Yes, you are right, I have not been consistent in my examples. In my defense, it was because I never got the impression those arguing against me were not limiting *their* arguments to the specific situation of an open space. In the mall shooting, my understanding is that many of the victims were trapped in the closes spaces of the store and running for cover was not an option. It wasn't, for all intents and purposes, an open space for them. But your point is well taken; I am guilty as charged.

What I don't understand is how so much criticism can be leveled at me as being self-evidently wrong, given that this is such a hard topic on which to find good hard data. The common counterargument to my thesis that people keep using is the notion that everybody will start shooting everybody. But there's conflicting evidence, at best, for that, and most of it is from police shootings, which only serves my argument that we're better of relying on people than police.

It's irrational to assume people will start shooting anybody with a gun. Those who are close enough to be in danger will know who the gunman is. Those far away will do the human thing and escape. But it's hard for me to defend myself against the shifting argument whereby people exist in the quantum superposition of simultaneously shooting everything and also frozen in fear. And apparently when a bullet is fired by a crazed gunman, the general concensus around here is that it will fall harmlessly if all take the advice to find cover. But if a bullet is fired by one of those misguided libertarians, then, oh, "those bullets have to go somewhere!" I can't win! (I know you didn't specifically say that, Terry.)

My argument about the zero survival rate was admittedly sloppy. It's beyond rescue.

I think the shifting argument syndrome has been going around. Originally James said even an undercover cop would have to be inexactly the right place to be effective, and if there were other undercover cops, they are all likely to shoot each other. None of those predictions came to fruition in the Colorado case, and yet you agree that he was right on the money. (I was wrong about the rifle issue, though. Sorry about that James. I owe you a point back.)

Anyway, either I mistook people's original position, or we've all clarified and modified our positions at this point, because in truth I can't really argue too much with the long version of your rebuttal to my original statements. Originally I thought that you were all much more extreme in your views, but I think that was because I came across so extreme in mine.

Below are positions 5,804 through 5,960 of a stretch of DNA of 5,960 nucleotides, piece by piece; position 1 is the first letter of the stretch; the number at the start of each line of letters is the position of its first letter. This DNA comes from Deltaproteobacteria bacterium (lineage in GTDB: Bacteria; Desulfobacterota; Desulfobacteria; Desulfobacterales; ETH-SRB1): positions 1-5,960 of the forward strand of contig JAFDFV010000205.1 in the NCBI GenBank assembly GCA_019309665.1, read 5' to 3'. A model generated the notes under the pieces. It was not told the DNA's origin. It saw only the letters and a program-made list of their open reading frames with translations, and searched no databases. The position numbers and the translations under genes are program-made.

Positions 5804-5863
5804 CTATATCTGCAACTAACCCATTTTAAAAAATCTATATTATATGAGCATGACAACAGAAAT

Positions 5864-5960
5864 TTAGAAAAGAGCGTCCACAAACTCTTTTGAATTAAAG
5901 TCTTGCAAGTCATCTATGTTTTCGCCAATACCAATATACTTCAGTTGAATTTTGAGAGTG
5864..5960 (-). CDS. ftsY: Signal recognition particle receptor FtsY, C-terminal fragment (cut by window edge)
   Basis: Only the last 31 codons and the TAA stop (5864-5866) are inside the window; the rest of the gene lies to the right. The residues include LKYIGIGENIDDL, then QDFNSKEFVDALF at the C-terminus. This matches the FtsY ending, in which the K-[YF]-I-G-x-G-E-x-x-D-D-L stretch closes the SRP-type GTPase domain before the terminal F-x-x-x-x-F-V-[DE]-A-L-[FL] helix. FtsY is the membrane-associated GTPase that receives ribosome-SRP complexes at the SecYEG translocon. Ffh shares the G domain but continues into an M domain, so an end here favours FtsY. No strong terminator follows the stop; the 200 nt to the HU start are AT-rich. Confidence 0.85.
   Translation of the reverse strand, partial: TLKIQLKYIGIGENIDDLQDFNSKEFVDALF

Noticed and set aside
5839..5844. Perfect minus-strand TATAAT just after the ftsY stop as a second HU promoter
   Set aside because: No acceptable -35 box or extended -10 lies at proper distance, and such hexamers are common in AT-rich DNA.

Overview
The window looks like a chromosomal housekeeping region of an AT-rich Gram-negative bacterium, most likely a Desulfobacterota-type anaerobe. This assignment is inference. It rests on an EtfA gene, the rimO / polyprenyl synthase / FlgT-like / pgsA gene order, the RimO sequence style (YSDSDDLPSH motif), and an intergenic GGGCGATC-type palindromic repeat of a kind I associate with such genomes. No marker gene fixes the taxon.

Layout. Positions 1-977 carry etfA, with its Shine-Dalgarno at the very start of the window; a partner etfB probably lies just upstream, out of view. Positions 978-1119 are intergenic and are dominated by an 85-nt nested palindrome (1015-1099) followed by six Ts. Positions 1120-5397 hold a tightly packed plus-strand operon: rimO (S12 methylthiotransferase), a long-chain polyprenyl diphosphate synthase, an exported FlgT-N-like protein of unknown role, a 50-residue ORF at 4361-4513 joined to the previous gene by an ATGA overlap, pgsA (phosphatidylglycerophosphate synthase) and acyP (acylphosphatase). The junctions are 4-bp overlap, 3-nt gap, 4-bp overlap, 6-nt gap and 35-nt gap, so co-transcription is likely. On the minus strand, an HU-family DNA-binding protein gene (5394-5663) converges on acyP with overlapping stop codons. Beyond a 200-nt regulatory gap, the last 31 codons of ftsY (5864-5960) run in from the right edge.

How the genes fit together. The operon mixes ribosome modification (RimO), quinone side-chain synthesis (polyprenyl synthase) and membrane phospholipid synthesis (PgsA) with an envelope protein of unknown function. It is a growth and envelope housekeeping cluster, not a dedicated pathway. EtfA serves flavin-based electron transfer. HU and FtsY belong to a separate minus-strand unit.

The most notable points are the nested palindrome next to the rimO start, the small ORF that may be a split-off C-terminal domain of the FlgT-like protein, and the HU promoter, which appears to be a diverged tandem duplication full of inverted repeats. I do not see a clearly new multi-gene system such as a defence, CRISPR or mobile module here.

I certainly can't prove that my optimism about people with regard to gun freedom is well founded. And for the record, I didn't mean to imply I wanted everybody to have guns, I want every law abiding citizen who WANTS a gun to have one. (As a libertarian, it would be a bit odd for me to suggest we force people to carry.) My theory is that anybody who has the mindset to want to own one is highly likely to be responsible and an asset. I understand many of you take exception to that, and you may be right. I'm willing to table that one.

FWIW, I've learned quite a bit from this discussion, especially your posts and the links James has put up.

#311 ::: Graydon ::: (view all by) ::: December 11, 2007, 02:00 PM:

Scott --

That "totally lacking in common sense" thing you're complaining about being a strawman?

Some of it is (to my reading) Jim doing reductio ad absurdum on the "citizen defense" thing, but, well, some of it is how people flung into a firefight with inadequate (inadequate includes "no") psych prep actually behave, to wit, in incredibly stupid ways they are unable to explain afterwards.

It's not even a question of "freezing"; it's a question of not actually thinking. (The mechanisms of considered thought are extremely fragile, and in states of real fear, your spine will take over.)

I have an aggressive response to stress; I don't freeze, but (as per an incident in my misspent youth; I hope I'm a bit less tightly wound these days) if truly frightened, I was perfectly willing to fight a bear with my bare hands.

"Stupid" won't cover that, not even spread very thin.

That's in someone who had already been in serious (=potentially lethal) fights between people, had been taught how to shoot passably well, and had no expectation of safety whatsoever. (Still don't. Still turn off lights before opening doors, too.)

But it was a pleasant fall day, I was enjoying the walk, and I had no expectation of any significant threat. (I will note that my reaction to bears when they weren't a surprise has been very different.)

So, no psych prep = stupid response. More or less by definition, idiot in a public place opening fire = no psych prep possible. There will be a whole great many stupid responses.

Part of what Jim is (I think) trying to point out is that the whole narrative of "citizen response" in contrafactual and unhelpful. This question of psychological preparation is part of why.

#312 ::: James D. Macdonald ::: (view all by) ::: December 11, 2007, 02:04 PM:

#298: Steve

Just out of curiosity, if we had our gun-owner's paradise where citizens were allowed to pack heat, how many would choose to do so?

Very few. Weapons are (as I've noted many times for all that the clear-eyed freedom-loving libertarians have ignored it), heavy, bulky, expensive, and useless day-to-day.

I wish one of the clear-eyed freedom-loving libertarians would ask me what my actual opinions are about firearm ownership, and the laws governing same.

I live in a state where I could walk 200 feet down the street to the nearest gun store and (by showing my driver's license to prove that I live here and that I'm over 21, and after waiting three days because of federal law) buy any pistol or revolver I cared to have (and could afford). If I wanted a long gun I'd only have to be 18 to buy anything my heart desired.